Managing my Racial Identity at Work: The When, Why, and How of Racial Identity-based Impression Management in Organizations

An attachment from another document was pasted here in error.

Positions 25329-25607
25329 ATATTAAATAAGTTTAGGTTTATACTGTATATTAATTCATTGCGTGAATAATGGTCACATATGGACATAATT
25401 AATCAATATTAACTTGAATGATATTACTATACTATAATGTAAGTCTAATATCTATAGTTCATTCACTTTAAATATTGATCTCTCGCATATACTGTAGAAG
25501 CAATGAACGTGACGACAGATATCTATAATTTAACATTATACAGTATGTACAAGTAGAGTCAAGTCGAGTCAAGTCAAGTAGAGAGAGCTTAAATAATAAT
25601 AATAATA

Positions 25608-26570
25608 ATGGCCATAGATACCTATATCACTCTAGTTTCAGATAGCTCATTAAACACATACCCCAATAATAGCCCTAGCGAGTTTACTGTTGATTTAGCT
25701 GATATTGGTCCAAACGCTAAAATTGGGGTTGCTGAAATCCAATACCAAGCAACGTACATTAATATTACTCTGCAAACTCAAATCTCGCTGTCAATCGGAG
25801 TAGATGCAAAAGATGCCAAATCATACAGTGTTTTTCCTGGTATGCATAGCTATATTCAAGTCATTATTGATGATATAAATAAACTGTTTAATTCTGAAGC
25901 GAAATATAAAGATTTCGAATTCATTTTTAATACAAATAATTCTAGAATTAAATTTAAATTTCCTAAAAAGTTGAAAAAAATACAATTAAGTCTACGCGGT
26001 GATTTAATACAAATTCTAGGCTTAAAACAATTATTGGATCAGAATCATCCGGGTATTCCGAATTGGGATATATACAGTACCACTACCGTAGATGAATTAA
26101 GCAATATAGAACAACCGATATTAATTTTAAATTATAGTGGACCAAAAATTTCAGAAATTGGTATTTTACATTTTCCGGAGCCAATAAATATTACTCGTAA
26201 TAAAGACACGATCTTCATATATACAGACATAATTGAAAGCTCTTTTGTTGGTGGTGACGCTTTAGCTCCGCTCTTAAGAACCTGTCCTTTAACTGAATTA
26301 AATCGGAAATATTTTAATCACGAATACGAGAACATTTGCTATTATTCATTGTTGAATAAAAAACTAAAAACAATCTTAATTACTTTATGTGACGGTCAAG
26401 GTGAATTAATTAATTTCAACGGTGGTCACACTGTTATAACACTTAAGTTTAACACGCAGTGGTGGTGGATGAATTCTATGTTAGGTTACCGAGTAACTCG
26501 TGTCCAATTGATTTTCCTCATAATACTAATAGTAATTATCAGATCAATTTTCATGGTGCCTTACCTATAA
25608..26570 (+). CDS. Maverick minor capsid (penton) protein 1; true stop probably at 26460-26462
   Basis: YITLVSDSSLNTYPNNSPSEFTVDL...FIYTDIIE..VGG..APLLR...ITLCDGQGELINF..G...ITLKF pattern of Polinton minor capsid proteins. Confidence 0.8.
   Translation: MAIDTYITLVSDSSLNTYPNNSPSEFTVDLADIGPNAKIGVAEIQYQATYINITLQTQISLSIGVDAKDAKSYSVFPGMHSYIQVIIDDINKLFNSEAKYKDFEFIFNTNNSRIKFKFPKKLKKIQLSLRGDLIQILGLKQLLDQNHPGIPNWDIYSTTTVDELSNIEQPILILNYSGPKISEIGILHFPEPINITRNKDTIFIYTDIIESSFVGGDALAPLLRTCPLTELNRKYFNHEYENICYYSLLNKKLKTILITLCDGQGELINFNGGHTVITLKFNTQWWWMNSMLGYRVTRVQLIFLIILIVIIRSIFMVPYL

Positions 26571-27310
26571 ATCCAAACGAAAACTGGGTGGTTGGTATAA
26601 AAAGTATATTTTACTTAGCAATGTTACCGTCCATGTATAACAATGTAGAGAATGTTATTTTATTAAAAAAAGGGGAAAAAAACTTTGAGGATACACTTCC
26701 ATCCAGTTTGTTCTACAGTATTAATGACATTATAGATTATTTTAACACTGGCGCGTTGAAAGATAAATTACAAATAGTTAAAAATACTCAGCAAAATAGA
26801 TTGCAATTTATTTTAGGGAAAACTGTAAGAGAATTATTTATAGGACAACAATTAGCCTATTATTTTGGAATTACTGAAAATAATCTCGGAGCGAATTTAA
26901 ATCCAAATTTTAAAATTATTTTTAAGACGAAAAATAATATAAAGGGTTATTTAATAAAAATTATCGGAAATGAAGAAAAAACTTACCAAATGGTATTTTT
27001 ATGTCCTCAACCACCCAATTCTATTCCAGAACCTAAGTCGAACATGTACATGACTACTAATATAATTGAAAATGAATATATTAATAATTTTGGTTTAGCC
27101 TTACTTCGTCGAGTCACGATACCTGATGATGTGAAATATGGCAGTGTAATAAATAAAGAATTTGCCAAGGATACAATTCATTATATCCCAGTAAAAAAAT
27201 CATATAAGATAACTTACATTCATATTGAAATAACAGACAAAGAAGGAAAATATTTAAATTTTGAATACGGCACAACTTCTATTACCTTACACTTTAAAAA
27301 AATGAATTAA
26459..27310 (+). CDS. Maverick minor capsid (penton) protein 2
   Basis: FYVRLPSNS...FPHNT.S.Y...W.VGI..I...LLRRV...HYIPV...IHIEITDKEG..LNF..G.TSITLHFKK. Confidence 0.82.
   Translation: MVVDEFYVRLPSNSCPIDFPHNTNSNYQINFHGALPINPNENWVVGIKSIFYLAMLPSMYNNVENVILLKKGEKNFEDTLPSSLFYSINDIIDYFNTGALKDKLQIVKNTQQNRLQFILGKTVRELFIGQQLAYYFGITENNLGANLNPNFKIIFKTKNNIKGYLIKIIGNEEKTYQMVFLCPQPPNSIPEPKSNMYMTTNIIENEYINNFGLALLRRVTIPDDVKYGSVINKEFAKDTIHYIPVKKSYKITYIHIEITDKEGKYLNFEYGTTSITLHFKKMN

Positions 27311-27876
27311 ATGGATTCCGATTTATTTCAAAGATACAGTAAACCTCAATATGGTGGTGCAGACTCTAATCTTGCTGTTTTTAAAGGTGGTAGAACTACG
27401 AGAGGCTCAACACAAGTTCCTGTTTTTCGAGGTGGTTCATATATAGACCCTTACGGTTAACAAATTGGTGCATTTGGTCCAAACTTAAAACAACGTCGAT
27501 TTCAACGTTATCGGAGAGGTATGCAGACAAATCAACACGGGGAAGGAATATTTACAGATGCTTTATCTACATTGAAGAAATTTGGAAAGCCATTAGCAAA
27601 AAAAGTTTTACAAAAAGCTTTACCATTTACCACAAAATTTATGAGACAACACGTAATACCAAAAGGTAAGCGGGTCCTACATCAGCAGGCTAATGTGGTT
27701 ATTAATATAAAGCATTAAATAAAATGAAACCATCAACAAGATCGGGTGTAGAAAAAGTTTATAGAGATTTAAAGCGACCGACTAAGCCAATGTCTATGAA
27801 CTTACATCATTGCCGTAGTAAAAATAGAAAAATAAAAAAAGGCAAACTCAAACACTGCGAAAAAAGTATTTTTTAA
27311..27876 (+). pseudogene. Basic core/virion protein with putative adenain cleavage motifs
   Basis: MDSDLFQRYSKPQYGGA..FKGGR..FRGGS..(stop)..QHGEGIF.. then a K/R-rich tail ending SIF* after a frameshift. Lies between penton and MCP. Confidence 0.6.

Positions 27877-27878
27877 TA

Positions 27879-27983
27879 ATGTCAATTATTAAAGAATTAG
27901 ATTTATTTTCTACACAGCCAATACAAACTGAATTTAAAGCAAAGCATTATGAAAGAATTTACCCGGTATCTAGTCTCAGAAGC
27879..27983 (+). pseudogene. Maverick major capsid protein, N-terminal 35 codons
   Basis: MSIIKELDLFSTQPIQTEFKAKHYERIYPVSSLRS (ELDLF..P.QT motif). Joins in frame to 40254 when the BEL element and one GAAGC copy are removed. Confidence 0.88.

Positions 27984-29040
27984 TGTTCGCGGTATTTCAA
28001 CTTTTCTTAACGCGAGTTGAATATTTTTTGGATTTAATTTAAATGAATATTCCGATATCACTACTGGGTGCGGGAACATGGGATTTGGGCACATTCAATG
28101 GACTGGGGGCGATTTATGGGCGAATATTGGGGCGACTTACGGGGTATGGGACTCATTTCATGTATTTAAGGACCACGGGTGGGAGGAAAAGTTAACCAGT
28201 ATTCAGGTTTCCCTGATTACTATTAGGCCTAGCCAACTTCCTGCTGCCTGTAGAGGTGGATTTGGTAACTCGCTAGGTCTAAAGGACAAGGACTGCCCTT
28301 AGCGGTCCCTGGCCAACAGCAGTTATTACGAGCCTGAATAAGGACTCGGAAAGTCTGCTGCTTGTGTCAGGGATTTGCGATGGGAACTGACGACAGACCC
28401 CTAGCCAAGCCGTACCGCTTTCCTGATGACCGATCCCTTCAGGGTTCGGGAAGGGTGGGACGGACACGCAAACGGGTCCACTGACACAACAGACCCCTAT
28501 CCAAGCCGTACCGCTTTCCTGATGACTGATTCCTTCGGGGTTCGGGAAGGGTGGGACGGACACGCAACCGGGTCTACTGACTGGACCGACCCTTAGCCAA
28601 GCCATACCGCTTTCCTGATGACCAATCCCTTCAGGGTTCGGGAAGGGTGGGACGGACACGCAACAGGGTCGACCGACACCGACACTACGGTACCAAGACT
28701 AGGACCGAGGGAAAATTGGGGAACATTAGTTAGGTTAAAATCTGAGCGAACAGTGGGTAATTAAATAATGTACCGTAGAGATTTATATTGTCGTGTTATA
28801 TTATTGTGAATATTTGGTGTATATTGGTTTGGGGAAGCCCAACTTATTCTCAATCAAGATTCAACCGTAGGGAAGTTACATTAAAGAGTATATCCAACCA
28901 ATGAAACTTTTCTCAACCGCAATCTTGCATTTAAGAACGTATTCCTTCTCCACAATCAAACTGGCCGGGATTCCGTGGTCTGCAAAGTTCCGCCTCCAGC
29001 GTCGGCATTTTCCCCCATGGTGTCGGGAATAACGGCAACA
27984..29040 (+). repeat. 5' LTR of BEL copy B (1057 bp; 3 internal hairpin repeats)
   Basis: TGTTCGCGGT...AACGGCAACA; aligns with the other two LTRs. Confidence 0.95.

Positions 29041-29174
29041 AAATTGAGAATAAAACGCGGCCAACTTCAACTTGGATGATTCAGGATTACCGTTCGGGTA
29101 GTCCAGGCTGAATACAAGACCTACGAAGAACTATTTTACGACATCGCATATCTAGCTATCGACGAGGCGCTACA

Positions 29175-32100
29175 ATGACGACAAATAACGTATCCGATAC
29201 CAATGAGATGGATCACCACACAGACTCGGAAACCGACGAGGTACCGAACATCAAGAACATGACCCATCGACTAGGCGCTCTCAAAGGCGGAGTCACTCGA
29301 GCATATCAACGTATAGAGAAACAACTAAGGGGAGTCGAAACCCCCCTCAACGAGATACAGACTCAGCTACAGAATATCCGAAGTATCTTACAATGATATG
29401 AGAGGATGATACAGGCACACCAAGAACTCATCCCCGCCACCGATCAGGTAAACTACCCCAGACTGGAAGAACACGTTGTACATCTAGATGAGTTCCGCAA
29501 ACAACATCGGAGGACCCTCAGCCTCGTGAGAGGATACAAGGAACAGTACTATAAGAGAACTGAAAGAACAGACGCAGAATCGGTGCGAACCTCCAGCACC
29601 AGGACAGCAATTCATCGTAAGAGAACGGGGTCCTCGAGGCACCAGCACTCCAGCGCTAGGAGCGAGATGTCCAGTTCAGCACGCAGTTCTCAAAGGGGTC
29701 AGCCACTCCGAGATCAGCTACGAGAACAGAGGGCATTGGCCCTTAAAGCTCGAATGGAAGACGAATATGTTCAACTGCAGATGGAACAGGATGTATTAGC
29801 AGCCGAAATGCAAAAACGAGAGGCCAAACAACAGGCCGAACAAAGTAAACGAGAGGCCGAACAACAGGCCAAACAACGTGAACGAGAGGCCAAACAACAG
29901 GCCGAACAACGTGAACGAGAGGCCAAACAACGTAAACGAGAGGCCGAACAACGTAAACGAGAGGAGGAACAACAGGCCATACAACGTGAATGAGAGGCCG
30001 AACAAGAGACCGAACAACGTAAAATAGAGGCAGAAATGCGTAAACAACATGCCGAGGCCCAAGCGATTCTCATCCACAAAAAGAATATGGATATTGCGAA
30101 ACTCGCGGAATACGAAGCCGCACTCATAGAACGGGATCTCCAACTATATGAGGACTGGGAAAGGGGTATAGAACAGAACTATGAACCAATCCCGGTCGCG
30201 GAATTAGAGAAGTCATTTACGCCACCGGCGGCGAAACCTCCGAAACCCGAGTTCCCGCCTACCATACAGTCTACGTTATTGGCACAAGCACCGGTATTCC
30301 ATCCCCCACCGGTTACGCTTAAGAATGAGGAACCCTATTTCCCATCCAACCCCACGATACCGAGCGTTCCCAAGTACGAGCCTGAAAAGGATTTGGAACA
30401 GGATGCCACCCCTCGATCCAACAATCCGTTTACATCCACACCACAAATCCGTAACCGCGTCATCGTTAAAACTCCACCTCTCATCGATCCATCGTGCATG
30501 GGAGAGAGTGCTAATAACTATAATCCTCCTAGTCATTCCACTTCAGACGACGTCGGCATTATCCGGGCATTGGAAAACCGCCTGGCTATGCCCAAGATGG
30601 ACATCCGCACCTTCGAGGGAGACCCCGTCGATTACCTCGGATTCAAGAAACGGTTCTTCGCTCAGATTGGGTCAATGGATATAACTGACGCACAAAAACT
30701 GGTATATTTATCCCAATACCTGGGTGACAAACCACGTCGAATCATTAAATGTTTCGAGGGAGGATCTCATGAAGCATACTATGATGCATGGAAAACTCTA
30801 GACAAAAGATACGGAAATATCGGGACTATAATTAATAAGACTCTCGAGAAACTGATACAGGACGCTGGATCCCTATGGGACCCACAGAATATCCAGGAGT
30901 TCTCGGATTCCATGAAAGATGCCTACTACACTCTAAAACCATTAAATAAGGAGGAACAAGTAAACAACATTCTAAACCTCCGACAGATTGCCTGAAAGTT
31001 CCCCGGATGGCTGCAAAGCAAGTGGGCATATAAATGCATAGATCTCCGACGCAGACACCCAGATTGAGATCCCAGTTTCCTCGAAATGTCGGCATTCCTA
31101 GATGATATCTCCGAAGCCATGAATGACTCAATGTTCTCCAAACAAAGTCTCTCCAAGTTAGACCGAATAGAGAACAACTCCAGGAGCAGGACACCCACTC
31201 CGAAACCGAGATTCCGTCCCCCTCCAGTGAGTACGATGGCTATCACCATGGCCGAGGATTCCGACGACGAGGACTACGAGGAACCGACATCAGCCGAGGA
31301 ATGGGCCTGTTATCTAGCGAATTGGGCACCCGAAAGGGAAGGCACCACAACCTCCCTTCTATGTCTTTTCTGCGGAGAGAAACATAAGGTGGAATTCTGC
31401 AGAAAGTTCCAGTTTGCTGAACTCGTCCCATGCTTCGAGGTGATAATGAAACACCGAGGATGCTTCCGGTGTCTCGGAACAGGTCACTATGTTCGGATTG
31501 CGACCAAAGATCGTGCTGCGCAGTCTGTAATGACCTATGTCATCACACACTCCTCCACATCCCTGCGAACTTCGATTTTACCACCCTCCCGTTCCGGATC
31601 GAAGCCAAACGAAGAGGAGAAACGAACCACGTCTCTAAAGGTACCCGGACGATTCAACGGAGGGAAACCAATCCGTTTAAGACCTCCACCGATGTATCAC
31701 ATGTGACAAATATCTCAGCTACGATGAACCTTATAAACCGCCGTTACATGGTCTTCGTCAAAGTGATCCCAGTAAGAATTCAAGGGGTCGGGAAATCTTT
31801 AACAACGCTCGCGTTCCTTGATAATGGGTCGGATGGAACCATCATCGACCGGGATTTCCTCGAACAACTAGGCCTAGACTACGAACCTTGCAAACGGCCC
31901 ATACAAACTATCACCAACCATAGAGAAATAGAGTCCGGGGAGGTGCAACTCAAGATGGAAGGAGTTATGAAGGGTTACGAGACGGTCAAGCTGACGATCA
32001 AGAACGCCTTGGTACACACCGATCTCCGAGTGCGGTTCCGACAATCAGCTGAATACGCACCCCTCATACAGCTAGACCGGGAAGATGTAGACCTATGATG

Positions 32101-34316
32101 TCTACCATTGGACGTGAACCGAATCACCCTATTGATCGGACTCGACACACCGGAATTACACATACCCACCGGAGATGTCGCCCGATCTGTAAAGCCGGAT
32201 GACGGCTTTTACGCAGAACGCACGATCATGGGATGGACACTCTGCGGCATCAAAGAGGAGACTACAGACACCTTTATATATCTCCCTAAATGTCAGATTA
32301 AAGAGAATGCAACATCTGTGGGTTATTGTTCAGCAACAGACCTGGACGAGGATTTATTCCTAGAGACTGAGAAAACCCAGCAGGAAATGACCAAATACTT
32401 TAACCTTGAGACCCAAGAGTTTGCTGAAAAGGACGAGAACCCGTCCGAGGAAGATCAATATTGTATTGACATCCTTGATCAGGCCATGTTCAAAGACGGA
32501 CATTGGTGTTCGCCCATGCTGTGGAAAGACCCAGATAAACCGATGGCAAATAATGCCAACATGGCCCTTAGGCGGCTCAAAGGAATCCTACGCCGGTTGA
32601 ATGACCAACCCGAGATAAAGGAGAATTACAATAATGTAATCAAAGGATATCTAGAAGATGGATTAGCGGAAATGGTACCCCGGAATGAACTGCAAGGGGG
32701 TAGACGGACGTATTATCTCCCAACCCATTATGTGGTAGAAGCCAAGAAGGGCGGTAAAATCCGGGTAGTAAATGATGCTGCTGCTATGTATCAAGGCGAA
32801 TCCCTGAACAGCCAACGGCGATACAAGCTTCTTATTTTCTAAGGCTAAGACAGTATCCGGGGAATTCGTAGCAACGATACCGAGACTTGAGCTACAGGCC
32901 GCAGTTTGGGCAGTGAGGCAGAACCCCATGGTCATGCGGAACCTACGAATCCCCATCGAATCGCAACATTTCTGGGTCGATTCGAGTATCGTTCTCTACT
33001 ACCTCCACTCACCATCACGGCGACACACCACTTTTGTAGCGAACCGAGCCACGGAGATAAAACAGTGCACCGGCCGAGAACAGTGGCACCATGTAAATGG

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In the past 10 years, burgeoning research has merged social identity theory and impression management theory to examine how individuals manage their distinct social identities such as race (Roberts, 2005; Roberts, Settles, Jellison, 2008; Robert sand Cha, 2014). This extension of impression management theory is especially relevant for Black employees who are often stigmatized because of their racial group membership and must determine the extent to which they either express or suppress their racial identity at work. Therefore, this research seeks to understand when, how, and why Black employees engage in racial identity-based impression management (RIM) and the organizational outcomes related to using these strategies. Additionally, this research seeks to understand majority group reactions to minorities RIM strategy use. Therefore, RIM strategy use was examined across four studies. Qualitative interviews and a construct validation study revealed two forms of RIM, Passive (distancing strategy) and Active (expressive strategy), in study 1. Study 2 revealed that diversity climate and racial centrality interact to predict Active RIM. Black employees whose race is central to them were more likely to engage in Active RIM in positive climates for diversity. Active RIM strategy use also interacted with racial centrality to predict authenticity at work. When race was less central to their identity, Black employees felt less authentic engaging in Active RIM. In turn, authenticity was found to predict important job outcomes such as satisfaction and stress. An experimental follow-up study revealed that diversity climate did not affect RIM strategy use among Black employees, however Black employees evaluated organizations more favorably in terms of diversity climate and were more interest a pursuing a job with an organization described as having a positive climate for diversity. Lastly, in study 4, majority group members evaluated Black employees differently as a function of an organization’s diversity climate and a target’s RIM strategy, due to perceived norm violation. Theoretical and practical implications are discussed.